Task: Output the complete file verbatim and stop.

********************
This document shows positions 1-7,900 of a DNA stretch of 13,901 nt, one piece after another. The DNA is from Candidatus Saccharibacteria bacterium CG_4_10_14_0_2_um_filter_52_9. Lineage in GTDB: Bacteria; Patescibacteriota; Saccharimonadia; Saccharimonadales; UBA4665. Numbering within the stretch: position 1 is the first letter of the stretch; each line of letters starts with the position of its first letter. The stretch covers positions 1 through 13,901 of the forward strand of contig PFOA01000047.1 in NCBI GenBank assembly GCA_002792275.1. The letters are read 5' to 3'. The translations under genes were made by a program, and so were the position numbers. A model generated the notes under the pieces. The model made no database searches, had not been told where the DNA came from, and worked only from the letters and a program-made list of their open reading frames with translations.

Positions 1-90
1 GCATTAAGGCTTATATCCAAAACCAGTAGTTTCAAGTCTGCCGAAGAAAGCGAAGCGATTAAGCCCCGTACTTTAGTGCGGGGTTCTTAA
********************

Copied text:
This document shows positions 1-7,900 of a DNA stretch of 13,901 nt, one piece after another. The DNA is from Candidatus Saccharibacteria bacterium CG_4_10_14_0_2_um_filter_52_9. Lineage in GTDB: Bacteria; Patescibacteriota; Saccharimonadia; Saccharimonadales; UBA4665. Numbering within the stretch: position 1 is the first letter of the stretch; each line of letters starts with the position of its first letter. The stretch covers positions 1 through 13,901 of the forward strand of contig PFOA01000047.1 in NCBI GenBank assembly GCA_002792275.1. The letters are read 5' to 3'. The translations under genes were made by a program, and so were the position numbers. A model generated the notes under the pieces. The model made no database searches, had not been told where the DNA came from, and worked only from the letters and a program-made list of their open reading frames with translations.

Positions 1-90
1 GCATTAAGGCTTATATCCAAAACCAGTAGTTTCAAGTCTGCCGAAGAAAGCGAAGCGATTAAGCCCCGTACTTTAGTGCGGGGTTCTTAA